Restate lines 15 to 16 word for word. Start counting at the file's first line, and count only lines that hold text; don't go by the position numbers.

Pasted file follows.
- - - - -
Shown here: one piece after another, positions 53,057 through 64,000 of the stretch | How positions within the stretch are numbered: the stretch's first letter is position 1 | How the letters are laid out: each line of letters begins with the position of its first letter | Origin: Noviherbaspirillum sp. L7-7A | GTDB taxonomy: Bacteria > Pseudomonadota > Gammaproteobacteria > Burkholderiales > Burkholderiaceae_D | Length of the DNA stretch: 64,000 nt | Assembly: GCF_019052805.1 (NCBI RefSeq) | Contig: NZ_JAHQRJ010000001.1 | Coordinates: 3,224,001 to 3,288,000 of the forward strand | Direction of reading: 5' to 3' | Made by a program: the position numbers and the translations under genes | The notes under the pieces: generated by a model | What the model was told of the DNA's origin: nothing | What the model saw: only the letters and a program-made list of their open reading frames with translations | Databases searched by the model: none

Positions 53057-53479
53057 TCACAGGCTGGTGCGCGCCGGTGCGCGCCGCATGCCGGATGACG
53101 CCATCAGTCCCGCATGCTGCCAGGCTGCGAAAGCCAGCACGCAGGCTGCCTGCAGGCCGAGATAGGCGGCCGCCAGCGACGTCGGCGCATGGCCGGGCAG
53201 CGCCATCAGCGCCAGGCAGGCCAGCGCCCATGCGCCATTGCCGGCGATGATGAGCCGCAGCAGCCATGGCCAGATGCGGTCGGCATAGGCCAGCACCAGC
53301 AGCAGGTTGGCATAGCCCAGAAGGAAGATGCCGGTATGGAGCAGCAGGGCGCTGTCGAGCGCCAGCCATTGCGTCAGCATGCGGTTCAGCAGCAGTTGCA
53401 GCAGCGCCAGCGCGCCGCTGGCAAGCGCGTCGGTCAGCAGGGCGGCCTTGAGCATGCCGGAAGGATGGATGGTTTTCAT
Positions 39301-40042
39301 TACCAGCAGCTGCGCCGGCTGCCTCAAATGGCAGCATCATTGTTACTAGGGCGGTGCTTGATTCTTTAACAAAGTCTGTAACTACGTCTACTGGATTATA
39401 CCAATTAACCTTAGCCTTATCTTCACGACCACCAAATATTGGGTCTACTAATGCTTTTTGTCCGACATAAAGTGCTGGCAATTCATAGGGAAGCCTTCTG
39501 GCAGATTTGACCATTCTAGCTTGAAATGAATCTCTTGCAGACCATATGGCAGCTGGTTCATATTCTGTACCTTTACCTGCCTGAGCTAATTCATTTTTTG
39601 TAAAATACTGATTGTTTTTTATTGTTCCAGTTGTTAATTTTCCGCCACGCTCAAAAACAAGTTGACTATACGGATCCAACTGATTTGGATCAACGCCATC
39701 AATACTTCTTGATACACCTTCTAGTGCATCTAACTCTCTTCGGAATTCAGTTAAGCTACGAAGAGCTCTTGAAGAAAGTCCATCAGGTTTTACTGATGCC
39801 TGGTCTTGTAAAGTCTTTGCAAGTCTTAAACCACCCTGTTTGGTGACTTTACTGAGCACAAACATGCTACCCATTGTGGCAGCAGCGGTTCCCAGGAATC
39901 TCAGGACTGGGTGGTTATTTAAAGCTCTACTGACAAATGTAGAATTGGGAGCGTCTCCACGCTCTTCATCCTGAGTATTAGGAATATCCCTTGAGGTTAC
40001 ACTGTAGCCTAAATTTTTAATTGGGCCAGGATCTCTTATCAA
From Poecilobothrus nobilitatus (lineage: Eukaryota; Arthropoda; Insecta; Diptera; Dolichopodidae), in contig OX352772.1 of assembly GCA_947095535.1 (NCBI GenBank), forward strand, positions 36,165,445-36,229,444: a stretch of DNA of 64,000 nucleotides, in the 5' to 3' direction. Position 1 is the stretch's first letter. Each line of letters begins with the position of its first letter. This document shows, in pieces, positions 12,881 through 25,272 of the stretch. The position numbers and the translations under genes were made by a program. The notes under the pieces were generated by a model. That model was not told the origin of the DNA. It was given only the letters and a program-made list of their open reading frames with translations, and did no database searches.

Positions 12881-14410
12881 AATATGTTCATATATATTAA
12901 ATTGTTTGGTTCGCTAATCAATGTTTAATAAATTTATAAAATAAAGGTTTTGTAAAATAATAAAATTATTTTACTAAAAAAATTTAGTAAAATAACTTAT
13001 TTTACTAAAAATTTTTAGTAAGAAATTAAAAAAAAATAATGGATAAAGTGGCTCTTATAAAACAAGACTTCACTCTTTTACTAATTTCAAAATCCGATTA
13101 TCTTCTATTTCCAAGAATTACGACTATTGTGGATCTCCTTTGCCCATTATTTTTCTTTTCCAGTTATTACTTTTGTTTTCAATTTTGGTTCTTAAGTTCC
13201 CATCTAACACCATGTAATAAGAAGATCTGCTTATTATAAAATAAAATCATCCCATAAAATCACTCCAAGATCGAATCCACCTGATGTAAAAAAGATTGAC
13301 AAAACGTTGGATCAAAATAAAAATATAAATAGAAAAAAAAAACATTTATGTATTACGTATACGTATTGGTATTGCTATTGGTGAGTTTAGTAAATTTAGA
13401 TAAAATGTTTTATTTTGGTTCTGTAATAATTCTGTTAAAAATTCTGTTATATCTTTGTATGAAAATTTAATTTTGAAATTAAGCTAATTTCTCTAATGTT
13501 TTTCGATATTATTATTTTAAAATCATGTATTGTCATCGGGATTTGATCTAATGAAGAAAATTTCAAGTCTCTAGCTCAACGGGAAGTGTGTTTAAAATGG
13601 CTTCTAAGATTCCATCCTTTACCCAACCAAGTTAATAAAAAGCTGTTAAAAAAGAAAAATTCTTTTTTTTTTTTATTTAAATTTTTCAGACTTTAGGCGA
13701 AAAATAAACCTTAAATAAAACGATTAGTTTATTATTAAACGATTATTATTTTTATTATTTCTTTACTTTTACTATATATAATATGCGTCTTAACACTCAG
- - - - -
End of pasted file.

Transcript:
39901 TCAGGACTGGGTGGTTATTTAAAGCTCTACTGACAAATGTAGAATTGGGAGCGTCTCCACGCTCTTCATCCTGAGTATTAGGAATATCCCTTGAGGTTAC
40001 ACTGTAGCCTAAATTTTTAATTGGGCCAGGATCTCTTATCAA